Who Provides Primary Parenting Responsibilities for Benefit Payments?

June 15, 2022
Image of mother and child spending time together in forest.

written on behalf of Feigenbaum Law

At Feigenbaum Consulting, we offer services in both tax law and family law. While not unheard of, it’s not too common for the worlds of tax law and family law to intersect. Of course, finances play a big role in family law, especially when it comes to topics such as spousal support, child support, property division, and hidden assets, tax and family law can have areas of overlap.

Take, for example, the Canada Child Benefit, which is a national program that provides tax-free payments to eligible families with children under 18 years of age. The program is administered by the Canada Revenue Agency (CRA). For separated or divorced parents, the amount of money given to each parent depends on the amount of parenting time they have. If one parent has primary parenting time, they are likely to receive the entire benefit.

However, if parenting time is shared equally between parents, then the CRA will calculate how much each parent should receive individually. However, like most matters in family law, it is the responsibility of the parents to let the CRA know of any changes to parenting time. In this article, we look at a recent decision from the Tax Court of Canada in which the mother stated she was entitled to receive full benefits for a period of three years.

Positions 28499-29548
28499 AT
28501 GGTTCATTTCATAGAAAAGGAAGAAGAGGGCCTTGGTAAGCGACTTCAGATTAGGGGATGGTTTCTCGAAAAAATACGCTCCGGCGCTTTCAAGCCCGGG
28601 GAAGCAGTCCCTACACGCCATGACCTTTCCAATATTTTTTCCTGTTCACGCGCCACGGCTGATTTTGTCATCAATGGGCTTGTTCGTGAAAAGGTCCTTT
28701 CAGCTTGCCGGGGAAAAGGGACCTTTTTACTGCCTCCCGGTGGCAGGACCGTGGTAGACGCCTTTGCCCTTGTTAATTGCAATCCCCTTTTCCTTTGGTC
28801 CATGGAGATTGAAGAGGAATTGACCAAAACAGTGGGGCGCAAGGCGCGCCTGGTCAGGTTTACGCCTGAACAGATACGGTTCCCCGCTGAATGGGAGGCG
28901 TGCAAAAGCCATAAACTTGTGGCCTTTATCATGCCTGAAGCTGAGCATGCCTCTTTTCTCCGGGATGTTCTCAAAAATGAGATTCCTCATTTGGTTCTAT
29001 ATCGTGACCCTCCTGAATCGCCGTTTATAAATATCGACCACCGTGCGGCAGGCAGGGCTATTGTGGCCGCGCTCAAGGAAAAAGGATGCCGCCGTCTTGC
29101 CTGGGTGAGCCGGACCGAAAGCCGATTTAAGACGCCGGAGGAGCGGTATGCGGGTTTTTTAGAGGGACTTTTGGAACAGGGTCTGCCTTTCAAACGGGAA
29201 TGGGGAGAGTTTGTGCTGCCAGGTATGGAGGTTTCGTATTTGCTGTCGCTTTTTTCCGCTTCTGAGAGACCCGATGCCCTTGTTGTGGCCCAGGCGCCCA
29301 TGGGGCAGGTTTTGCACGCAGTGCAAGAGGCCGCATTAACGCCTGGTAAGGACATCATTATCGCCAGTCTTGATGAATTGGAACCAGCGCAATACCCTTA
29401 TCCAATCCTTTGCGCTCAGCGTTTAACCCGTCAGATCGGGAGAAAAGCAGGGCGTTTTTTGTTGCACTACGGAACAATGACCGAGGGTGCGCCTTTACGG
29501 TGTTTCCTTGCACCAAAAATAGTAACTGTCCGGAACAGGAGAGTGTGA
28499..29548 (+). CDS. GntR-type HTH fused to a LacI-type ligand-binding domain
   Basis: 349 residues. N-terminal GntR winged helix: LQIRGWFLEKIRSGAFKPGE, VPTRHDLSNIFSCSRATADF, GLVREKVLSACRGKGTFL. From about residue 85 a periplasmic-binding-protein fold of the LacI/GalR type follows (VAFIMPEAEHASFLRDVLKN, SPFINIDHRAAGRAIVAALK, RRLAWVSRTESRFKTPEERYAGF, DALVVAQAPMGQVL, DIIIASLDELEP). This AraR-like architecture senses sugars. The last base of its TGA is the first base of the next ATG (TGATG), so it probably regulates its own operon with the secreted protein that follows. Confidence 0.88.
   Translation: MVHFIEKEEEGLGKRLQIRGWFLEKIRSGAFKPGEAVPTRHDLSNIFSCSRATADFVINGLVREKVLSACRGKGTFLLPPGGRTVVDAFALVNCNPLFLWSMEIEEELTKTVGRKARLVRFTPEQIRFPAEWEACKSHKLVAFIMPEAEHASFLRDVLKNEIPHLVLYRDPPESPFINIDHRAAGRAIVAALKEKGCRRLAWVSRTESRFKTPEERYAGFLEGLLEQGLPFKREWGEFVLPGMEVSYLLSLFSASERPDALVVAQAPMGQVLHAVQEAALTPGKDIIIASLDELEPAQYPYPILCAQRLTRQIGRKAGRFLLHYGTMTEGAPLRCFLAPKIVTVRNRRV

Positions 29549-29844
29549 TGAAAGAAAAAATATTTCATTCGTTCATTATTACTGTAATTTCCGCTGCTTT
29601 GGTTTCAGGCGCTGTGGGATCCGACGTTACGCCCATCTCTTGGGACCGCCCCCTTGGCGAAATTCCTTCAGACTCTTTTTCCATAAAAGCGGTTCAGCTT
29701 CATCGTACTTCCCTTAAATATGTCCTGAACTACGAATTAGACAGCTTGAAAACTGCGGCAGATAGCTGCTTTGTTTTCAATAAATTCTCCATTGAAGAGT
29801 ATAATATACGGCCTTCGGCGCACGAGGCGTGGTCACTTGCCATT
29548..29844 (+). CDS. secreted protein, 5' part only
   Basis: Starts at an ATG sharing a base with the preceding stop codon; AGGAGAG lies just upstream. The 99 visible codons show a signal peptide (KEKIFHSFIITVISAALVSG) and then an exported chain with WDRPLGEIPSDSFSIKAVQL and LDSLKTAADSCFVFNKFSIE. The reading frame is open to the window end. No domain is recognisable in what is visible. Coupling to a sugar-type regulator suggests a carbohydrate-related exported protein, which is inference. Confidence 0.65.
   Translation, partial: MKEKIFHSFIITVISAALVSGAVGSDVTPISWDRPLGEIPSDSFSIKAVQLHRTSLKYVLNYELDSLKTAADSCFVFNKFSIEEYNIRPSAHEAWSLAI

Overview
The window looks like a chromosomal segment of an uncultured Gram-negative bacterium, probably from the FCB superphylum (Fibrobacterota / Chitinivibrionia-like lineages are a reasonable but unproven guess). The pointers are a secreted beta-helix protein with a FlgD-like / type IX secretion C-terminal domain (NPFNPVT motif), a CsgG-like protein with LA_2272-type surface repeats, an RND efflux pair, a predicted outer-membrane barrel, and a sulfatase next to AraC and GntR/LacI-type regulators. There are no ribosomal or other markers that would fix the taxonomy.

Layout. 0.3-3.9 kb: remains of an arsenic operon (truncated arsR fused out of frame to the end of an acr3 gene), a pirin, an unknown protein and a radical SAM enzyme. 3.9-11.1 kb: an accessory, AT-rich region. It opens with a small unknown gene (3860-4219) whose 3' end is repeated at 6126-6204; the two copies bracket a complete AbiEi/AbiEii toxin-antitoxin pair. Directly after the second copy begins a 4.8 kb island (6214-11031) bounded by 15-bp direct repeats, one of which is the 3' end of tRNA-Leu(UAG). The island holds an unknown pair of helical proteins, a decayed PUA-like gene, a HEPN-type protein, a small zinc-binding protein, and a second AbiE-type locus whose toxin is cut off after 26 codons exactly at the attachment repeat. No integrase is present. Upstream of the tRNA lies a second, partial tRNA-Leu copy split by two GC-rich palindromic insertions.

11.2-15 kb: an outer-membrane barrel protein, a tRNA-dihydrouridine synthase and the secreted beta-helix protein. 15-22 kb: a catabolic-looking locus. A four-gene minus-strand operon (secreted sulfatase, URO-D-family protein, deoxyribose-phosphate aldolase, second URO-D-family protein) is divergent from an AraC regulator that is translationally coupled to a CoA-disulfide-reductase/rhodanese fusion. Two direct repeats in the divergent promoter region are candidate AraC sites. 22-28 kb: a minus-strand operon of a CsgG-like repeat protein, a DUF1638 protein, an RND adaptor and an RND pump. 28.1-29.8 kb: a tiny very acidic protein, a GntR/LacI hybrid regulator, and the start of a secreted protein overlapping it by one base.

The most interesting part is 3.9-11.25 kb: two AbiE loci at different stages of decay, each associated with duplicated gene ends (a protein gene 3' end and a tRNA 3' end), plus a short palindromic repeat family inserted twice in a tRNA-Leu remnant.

Parents have shared parenting time with children

The parents involved in the matter separated in 2018. From January 2019 through June 2021 the mother had claimed Canada Child Benefit payments. The CRA provided these to her until it eventually re-assessed her entitlement to the benefit after concluding that she and the father shared parenting time with the children. The court’s job in this case was to determine if the parents did in fact share parenting time of the child, and if so, if any changes to the Canada Child Benefit payments were necessary.

The court wrote early in its decision that the parents in this case, like in many cases, had a tendency to overemphasize their involvement with the children in order to strengthen their respective positions. The court wrote that their testimony was taken with a grain of salt. When conflicts in the evidence were presented, the court would eventually favour that which it believed had more credibility.

The criteria to determine if a parent is sharing custody with the other

The father told the court that he didn’t believe the mother should have received full child benefit payments because the two shared parenting time with their child. The court stated that parents are considered to be sharing custody if they meet three criteria. The first is that they must not be cohabiting spouses or common-law partners. The second is that they must reside with the child at least 40 percent of the time or an approximately equal basis. The final criteria is that each parent must primarily fulfil the responsibilities related to the care and upbringing of the child when the child resides with them.